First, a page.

Photo Credit: Chabad of Katmandu on Facebook
Chabad emissary to Katmandu, Nepal Chani Lipshitz

The Chabad Rabbinical Court in Israel notified Chani Lipshitz, the movement’s emissary to Katmandu, Nepal, that she is forbidden to participate in Israel’s torch lighting ceremony on Independence Day next week. The lighting of 12 torches, that symbolize the Twelve Tribes of Israel, by people who are viewed as having made an outstanding contribution to society, is the highlight of the official ceremony that marks the closure of Memorial Day and the opening of the Independence Day celebrations in Israel.

The official state announcement explains the reasons for choosing the emissary saying that Lipshitz, who founded the Chabad house in Katmandu 20 years ago, alongside her husband, Rabbi Chezky Lipshitz, “symbolizes mutual support, the warm hospitality and love of country which characterize the sacred work of Chabad houses around the world.”

Letter from Chabad in Israel to Hani Lipshitz

The Chabad Rabbinical Court in Israel sent a curt letter to Lipshitz, saying: “We hereby inform you that you must cancel your participation in the ceremony. The authority to approve participation in such ceremonies on behalf of Chabad in the Holy Land belongs to the Association of Chabad Chassidim in the Holy land, headed by the Chabad Rabbinical Court, as per the order of [the Lubavitcher Rebbe].”

The letter concluded: “We are certain that you will obey our instructions, and the continued follow up for this will be handed to the Center for Educational Matters, with all that this entails.”

The letter is signed by Rabbis Yitzchak Yehuda Yaroslavsky, Avraham Michael Halperin, Menachem Mendel Galkowski, Eliyahu Yochanan Guraryeh, Yosef Hecht, Moshe Havlin and Israel Yosef Hacohen Hendel.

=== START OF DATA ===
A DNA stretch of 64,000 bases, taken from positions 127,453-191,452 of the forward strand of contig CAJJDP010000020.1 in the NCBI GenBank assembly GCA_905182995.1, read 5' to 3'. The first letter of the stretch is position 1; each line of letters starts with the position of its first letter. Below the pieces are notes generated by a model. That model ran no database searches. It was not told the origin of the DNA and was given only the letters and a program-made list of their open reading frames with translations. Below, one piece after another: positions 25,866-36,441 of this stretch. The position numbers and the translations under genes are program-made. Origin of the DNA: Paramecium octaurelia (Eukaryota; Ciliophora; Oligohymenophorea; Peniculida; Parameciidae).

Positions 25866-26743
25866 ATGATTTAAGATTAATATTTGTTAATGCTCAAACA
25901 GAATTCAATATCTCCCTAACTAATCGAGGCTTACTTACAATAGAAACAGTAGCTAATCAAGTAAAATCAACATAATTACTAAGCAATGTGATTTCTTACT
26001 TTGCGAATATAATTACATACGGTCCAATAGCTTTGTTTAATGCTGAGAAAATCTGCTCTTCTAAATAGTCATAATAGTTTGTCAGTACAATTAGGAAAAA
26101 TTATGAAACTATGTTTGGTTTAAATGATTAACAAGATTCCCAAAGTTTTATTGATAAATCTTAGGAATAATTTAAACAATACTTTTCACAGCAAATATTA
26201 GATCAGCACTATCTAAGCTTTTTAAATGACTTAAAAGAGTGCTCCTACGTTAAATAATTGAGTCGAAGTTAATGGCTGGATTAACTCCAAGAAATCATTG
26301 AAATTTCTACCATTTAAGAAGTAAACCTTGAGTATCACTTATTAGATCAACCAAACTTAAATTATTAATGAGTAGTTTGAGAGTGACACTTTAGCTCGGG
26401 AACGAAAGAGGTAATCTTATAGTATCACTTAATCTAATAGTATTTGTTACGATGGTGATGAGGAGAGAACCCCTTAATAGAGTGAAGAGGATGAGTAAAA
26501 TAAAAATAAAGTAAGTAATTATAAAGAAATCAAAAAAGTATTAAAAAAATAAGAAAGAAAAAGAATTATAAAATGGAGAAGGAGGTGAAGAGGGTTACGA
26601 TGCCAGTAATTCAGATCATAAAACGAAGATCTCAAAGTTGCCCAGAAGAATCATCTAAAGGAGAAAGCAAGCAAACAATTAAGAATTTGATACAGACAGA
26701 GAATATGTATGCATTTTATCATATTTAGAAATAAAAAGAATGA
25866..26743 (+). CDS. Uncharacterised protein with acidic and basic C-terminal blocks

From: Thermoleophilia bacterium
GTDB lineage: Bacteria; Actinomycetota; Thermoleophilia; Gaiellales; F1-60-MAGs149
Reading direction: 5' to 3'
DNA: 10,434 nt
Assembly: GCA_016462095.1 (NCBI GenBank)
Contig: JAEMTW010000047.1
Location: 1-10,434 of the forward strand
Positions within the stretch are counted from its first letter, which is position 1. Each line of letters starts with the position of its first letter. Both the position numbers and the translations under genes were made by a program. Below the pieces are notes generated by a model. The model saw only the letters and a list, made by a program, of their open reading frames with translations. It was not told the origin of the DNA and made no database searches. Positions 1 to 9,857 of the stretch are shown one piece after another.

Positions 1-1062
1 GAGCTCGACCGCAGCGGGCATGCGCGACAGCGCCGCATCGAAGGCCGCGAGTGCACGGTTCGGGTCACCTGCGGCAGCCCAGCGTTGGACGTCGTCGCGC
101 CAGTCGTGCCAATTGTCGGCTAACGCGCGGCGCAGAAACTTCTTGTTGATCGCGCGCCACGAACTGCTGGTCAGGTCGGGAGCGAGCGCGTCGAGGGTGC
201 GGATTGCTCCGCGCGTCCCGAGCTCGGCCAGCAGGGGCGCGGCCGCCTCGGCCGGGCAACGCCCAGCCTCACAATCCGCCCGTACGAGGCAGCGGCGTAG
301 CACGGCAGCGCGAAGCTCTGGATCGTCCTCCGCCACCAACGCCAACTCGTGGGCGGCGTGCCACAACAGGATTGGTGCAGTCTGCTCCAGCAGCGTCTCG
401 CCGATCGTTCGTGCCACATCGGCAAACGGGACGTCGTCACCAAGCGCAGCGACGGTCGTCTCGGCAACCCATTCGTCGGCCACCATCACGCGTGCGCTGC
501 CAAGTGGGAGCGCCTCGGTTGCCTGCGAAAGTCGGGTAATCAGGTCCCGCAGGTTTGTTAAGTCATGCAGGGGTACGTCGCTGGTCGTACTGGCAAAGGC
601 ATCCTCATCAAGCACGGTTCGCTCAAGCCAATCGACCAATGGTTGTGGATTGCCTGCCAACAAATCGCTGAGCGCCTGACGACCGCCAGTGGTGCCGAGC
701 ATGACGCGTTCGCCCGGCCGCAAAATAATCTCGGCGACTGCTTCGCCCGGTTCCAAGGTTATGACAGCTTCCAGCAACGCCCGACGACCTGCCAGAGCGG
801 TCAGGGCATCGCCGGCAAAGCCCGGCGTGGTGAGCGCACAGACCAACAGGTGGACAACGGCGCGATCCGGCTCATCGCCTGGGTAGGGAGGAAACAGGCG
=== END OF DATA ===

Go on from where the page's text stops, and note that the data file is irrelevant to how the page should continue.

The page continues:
It should be noted that Chabad in Israel is not in charge of appointing emissaries around the world, a function which is reserved to the Lubavitch center in Crown heights, Brooklyn, NY. The emissaries department in New York picks and trains couples and supports them through their first year in their designated facility. The reason the Israeli branch, which on occasion runs into turf skirmishes with their brethren in America, was able to step in, has to do with the fact that the torch lighting ceremony will take place in Israel, which is their domain and which they defend jealously.

Lipshitz, for her part, posted a message on Thursday on the Facebook page of Chabad of Kathmandu, announcing she preferred to give up the honor and avoid the turf war altogether.

Which, by the way, is typical of the noble and dedicated men and women of Chabd who make themselves available to Jews everywhere 24/7.

She wrote: “Dear and beloved friends, I write the following lines from my heart. It isn’t up to me! I was directed to cancel my participation in the Independence Day ceremony, and I cannot enter the fire of controversy. I sadly announced this to dear Minister Miri Regev, and to the charming staff of the Hasbara Center. I thanked them for recognizing in the Chabad of Kathmandu those parts which help join Israeli society together. I thank you again!
The State of Israel and every one of you! For the congratulations, best wishes and most of all, the gratitude that came from all over the world.”

“I may not be able to light a torch, but I’ve already received the greatest honor in this world – a life of service and mutual support. There is no greater gift than this! You warmed my heart so much ! ! Health to you all! with great love, Hani Lipshitz – Kathmandu.”

And this, my dear readers is the difference between having class and not having what it takes to recognize class.


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